Guest Post by VASUDHA NAGARAJ
Korsa Subba Rao, a man from Koya tribe, cultivates about three acres of forest land in a village in Khammam district. His family has been doing so for several generations. Subba Rao has a ration card, voter identity card, Aadhar Card and a NREGA job card. However, for the land that he tills, he has no papers whatsoever. Ironically the only evidence he has is an FIR issued by the Forest department. For committing a forest offence of encroaching into the forest – cutting down trees and putting it to podu cultivation.
Like Korsa Subba Rao, in Khammam district, there are thousands of farmers belonging to Koya, Konda Reddis and Lambadi tribal communities cultivating one to four acres in forest lands. Most of them have been cultivating since the times of their forefathers. Often this is their only income. However, factors such as scanty rain, untimely rain or pest can drastically reduce this income. The prevalence of malaria and other mosquito borne diseases also adds to the toll.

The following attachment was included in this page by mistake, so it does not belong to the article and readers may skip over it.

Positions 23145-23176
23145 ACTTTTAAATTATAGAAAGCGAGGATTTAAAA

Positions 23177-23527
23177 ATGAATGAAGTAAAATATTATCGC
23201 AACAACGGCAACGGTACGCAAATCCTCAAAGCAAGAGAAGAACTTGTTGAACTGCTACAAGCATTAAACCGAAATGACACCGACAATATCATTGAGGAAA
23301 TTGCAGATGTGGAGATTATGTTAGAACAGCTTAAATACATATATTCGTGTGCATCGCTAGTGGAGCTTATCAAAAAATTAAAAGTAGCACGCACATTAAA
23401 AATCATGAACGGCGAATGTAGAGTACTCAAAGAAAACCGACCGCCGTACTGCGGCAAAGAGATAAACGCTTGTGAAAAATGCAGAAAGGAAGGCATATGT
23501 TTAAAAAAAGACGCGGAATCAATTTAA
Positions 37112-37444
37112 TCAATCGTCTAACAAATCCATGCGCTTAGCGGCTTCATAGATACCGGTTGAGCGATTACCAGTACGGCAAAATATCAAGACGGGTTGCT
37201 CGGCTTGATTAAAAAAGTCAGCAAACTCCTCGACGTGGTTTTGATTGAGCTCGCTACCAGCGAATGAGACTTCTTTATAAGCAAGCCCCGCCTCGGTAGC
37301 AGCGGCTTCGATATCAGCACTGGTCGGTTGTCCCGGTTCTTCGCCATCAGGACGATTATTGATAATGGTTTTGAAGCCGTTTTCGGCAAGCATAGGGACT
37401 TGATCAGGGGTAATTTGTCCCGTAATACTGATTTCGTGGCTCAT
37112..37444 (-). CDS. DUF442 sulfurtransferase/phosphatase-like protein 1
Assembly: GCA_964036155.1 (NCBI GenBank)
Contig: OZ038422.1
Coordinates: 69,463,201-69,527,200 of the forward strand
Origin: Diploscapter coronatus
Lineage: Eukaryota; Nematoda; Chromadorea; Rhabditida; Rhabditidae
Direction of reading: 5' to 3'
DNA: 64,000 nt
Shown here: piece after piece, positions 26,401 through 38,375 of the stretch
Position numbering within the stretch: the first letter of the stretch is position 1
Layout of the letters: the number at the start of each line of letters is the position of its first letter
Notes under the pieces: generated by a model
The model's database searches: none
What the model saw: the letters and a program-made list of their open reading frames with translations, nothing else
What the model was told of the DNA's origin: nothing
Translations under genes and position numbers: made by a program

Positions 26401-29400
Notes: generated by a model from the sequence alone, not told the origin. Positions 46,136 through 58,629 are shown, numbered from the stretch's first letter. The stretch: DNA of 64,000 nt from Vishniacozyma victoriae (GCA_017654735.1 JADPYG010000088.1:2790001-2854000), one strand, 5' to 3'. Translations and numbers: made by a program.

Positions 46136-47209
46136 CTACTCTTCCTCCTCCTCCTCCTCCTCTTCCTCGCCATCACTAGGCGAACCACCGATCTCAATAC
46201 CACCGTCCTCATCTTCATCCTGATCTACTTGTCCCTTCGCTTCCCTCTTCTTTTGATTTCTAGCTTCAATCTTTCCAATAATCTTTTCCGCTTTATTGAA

Here, it needs to be understood that forest lands do not always imply green forests. A forest land can be dense forest, moderate forest, shrub growth and also barren land. In Khammam district, thousands of acres of forest lands have been put to cultivation since several decades. But any cultivation of forest land is considered to be illegal, as it is an offence as per the AP Forest Act, 1967. In this scheme of things, the tribal farmers are seen as “encroachers”. The irony is that they are encroachers inspite of being the original inhabitants of the land. Because of this illegality and because of the power of the Forest Department to register criminal cases, the tribal farmers live in a constant fear of eviction from their lands. Continue reading Why are we always Encroachers? Tribal farmers in Khammam District, Telangana: Vasudha Nagaraj